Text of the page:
The news that North Korea just tested another nuclear weapon is a bracing reminder that the sword of nuclear holocaust still hangs over our heads.

After the collapse of the Soviet Union, it was easy to comfort ourselves with the thought that this threat was no longer looming.

The idea that the superpowers would destroy the Earth seemed so 1962.

But the United States and Russia still have thousands of nuclear weapons aimed at each other and on hair-trigger alert.

North Korea has the bomb, and Kim Jong-un, as we've just seen, is recklessly flexing those warheads.

Meanwhile, tensions between nuclear-armed India and Pakistan are also on the rise.

That's why it's so important tonight that President Obama, in his State of the Union address, outline a path toward nuclear disarmament.

The United States and Russia, who hold 95 percent of the world's nukes, ought bring their warheads way down, and I'm glad Obama seems to be moving in that direction.

And then they should call a conference of all nuclear powers and start hammering out an agreement for the abolition of every single nuclear weapon.

To get there, smaller nuclear powers like North Korea need to be assured that the larger powers, like the United States, won't destroy them once they relinquish their warheads.

And China needs to be reassured that the United States is not trying to dominate it with Washington's "tilt to the East."

We've been lucky for the past 68 years since Hiroshima and Nagasaki.

At some point, our luck -- and the world's luck -- is going to run out if we don't get rid of these omnicidal weapons.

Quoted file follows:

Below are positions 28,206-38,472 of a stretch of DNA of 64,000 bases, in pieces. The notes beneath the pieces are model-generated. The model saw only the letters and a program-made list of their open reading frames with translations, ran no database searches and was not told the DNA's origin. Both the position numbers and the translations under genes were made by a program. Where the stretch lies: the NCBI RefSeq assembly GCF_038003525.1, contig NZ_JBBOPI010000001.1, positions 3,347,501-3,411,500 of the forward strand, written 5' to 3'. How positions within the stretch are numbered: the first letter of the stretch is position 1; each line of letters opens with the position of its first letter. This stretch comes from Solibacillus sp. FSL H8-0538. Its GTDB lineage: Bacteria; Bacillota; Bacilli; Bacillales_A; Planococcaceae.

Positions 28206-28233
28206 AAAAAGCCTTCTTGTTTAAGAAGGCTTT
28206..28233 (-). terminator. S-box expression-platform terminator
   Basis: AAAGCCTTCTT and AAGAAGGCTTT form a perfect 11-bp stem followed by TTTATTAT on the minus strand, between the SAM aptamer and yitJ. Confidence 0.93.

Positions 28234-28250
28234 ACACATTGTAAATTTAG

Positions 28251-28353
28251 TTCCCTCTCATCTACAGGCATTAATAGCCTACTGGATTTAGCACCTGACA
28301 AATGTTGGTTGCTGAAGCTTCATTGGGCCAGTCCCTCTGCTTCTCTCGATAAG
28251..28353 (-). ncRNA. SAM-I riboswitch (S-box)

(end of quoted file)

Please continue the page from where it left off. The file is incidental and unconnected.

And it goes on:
If you liked this story by Matthew Rothschild, the editor of The Progressive magazine, check out his story "Republicans Take Abusers' Side on VAWA."

Follow Matthew Rothschild @mattrothschild on Twitter.


Add new comment

By submitting this form, you accept the Mollom privacy policy.


Trump's politics are not the problem.

The fiery Milwaukee Sheriff is on the shortlist to head the Department of Homeland Security.

By Wendell Berry

Manifesto: The Mad Farmer Liberation Front

Love the quick profit, the annual raise,
vacation with pay. Want more 
of everything ready made. Be afraid 
to know your neighbors and to die.
And you will have a window in your head.
Not even your future will be a mystery 
any more. Your mind will be punched in a card 
and shut away in a little drawer.
When they want you to buy something 
they will call you. When they want you
to die for profit they will let you know. 
So, friends, every day do something
that won’t compute. Love the Lord. 
Love the world. Work for nothing. 
Take all that you have and be poor.
Love someone who does not deserve it. 
Denounce the government and embrace 
the flag. Hope to live in that free 
republic for which it stands. 
Give your approval to all you cannot
understand. Praise ignorance, for what man 
has not encountered he has not destroyed.
Ask the questions that have no answers. 
Invest in the millennium. Plant sequoias.
Say that your main crop is the forest
that you did not plant,
that you will not live to harvest.

Say that the leaves are harvested 
when they have rotted into the mold.
Call that profit. Prophesy such returns.
Put your faith in the two inches of humus 
that will build under the trees
every thousand years.
Listen to carrion—put your ear
close, and hear the faint chattering
of the songs that are to come. 
Expect the end of the world. Laugh. 
Laughter is immeasurable. Be joyful
though you have considered all the facts. 
So long as women do not go cheap 
for power, please women more than men.
Ask yourself: Will this satisfy 
a woman satisfied to bear a child?
Will this disturb the sleep 
of a woman near to giving birth? 
Go with your love to the fields.
Lie easy in the shade. Rest your head 
in her lap. Swear allegiance 
to what is nighest your thoughts.
As soon as the generals and the politicos 
can predict the motions of your mind, 
lose it. Leave it as a sign 
to mark the false trail, the way 
you didn’t go. Be like the fox 
who makes more tracks than necessary, 
some in the wrong direction.
Practice resurrection.

Wendell Berry is a poet, farmer, and environmentalist in Kentucky. This poem, first published in 1973, is reprinted by permission of the author and appears in his “New Collected Poems” (Counterpoint).

Public School Shakedown

Progressive Media Project